Zero-dimensional transistor harvests bubble energy wasted during water electrolysis

Aug 13, 2013 by Lisa Zyga feature
A zero-dimensional transistor is placed in contact with a water droplet containing NaCl ions. A current between the anode and cathode generates hydrogen and chlorine bubbles, which the transistor can detect and transform into electric pulses. Credit: N. Clément, et al. ©2013 American Chemical Society

(Phys.org) —When hydrogen is produced from water during electrolysis, some energy is lost as tiny bubbles. In a new study, researchers have demonstrated that 25-nm transistors—so small that they're considered zero-dimensional (0D)—can be used to transform this lost energy into electric pulses. Millions of these 0D transistors could be used to detect individual bubbles and generate electric pulses at an optimal efficiency, gathering part of the energy lost during electrolysis and making it available for other uses.

The researchers, Nicolas Clément at CNRS in Villeneuve d'Ascq, France, and his coauthors, have published their paper on using 0D transistors to harvest energy from bubbles in a recent issue of Nano Letters.

As one of the most promising approaches for as a , electrolysis involves applying an electric current to water to separate the oxygen and . During electrolysis, are formed, causing some energy loss.

"All the mechanisms of energy loss during electrolysis are not fully understood," Clément told Phys.org. "Such a device, combined with high-precision cameras, may improve understanding in the future. Sources of are either diffusion of hydrogen in water or movement of counterions around electrodes during bubble emission."

To demonstrate how 0D transistors can recover some of this energy, the researchers placed a 0.2-microliter droplet of salt water in a microbath. Underneath, they placed a transistor and two electrodes. Under an applied voltage, relatively small (18-24-?m) hydrogen bubbles were emitted at the cathode, while larger chlorine bubbles were emitted at the anode. Increasing the voltage resulted in an increase in the bubble emission frequency.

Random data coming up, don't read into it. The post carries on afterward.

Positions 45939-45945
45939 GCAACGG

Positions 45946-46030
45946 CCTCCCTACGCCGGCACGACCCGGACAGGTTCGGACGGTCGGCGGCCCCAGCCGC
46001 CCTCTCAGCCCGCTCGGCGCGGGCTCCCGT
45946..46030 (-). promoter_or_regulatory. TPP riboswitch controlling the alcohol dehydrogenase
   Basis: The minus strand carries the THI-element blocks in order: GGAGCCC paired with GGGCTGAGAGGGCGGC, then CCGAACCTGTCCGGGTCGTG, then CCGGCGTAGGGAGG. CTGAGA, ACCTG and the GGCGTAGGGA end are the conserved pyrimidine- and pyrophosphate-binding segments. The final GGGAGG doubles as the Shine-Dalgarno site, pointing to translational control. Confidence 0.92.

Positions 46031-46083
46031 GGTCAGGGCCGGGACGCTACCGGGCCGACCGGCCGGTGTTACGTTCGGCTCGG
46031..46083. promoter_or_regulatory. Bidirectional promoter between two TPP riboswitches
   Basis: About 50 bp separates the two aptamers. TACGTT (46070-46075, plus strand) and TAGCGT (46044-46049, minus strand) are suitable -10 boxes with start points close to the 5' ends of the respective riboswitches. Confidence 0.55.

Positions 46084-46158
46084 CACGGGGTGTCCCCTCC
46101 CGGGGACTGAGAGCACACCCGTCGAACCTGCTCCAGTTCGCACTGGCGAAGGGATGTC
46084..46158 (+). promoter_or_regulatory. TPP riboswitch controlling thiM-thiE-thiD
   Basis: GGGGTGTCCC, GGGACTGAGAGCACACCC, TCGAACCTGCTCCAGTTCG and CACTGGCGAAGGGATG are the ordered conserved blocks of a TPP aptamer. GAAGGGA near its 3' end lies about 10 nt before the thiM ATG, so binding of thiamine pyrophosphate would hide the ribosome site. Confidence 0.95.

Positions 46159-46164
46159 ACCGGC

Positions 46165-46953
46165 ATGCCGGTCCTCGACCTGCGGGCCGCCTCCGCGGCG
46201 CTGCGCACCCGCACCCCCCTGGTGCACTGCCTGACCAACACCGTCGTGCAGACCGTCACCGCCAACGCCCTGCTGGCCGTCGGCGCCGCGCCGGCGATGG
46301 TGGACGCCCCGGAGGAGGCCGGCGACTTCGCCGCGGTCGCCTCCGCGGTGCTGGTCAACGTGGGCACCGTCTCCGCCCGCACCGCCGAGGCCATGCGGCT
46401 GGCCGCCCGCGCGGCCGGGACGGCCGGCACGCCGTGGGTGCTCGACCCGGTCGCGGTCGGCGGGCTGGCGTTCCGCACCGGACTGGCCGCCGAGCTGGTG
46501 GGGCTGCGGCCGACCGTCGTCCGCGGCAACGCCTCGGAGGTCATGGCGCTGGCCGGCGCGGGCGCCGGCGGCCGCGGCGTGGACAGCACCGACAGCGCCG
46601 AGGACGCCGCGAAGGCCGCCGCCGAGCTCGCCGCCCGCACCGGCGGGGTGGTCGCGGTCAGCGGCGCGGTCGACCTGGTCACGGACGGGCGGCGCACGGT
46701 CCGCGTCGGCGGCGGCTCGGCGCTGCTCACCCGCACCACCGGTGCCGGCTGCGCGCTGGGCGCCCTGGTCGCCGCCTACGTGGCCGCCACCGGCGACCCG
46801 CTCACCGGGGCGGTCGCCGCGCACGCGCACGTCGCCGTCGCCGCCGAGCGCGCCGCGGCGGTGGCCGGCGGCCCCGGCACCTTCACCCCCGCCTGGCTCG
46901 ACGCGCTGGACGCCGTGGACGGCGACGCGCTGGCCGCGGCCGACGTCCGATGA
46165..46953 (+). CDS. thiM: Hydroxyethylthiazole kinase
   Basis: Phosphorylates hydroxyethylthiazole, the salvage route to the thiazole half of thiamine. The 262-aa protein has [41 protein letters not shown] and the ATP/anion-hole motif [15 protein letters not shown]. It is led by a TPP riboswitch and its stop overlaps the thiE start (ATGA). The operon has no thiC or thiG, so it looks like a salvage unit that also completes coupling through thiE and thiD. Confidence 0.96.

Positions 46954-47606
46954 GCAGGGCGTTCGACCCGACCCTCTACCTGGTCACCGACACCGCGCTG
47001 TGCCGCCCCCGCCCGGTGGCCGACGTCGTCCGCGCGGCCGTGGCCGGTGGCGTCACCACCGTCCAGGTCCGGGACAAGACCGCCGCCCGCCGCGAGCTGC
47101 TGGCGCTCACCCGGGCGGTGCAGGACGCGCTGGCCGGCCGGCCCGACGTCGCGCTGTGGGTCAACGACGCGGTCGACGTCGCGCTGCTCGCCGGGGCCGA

The 0D transistors could detect individual bubbles, and bubble size could be evaluated by analyzing changes in current. By detecting the bubbles, the transistors transformed the bubble energy into . In theory, 2 million 0D transistors could fit below the microbath, which results in an output pulse power of 500 ?W and a pulse power efficiency of about 99%.

"There are three novelties," Clément said. "First, we use a 0D transistor in liquid whereas researchers have previously focused on 2D or 1D transistors (such as nanowires). Second, we show that we can detect electrically single bubbles, which is of great importance for electrochemists to understand and optimize electrochemical processes. Third, we show that we gather energy lost to generate electrical pulses at optimum efficiency. Historically, some researchers have tried to gather part of energy lost during hydrogen production by using a rotary apparatus (several patents can be found). Here we propose a new way."

The ability to detect tiny bubbles and convert them into electric pulses could have a variety of applications, such as lab-on-chip devices for hydrogen storage. Another potential application is in physiology, since the electric signal has a similar amplitude as that of the action potential in a neuron. Here, the system could be used as an artificial action potential generator to perform local neuron stimulation with tunable amplitude and frequency.

In the future, the researchers plan to demonstrate other applications with 0D transistors and better understand their behavior in liquid.

Explore further: Scientists unveil new technology to better understand small clusters of atoms

More information: N. Clément, et al. "Water Electrolysis and Energy Harvesting with Zero-Dimensional Ion-Sensitive Field-Effect Transistors." Nano Letters. DOI: 10.1021/nl4019879

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User comments : 10

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NikFromNYC
1.6 / 5 (7) Aug 13, 2013
So Phys.org now has a timer that logs me out as I write a comment, then says I am not allowed to add a comment, and then when I try to copy my comment a script kicks in and my content is lost since it copies their added Phys.org link instead of what I had selected.

The grand puzzle now is how can I possibly copy this new message w/o losing it too? I believe leaving out the last period works and adding it back later. Nope! How about logging back in from a separate tab?

Edit: bingo!
NikFromNYC
1.7 / 5 (6) Aug 13, 2013
Each unit cell of silicon is 0.54 nm and represents eight unique atoms so a 25 nm square transistor has 46 cells along each edge or 2116 cells total which is 17K atoms with the exposed face having about half that, and along each edge there is thus only about 92 atoms.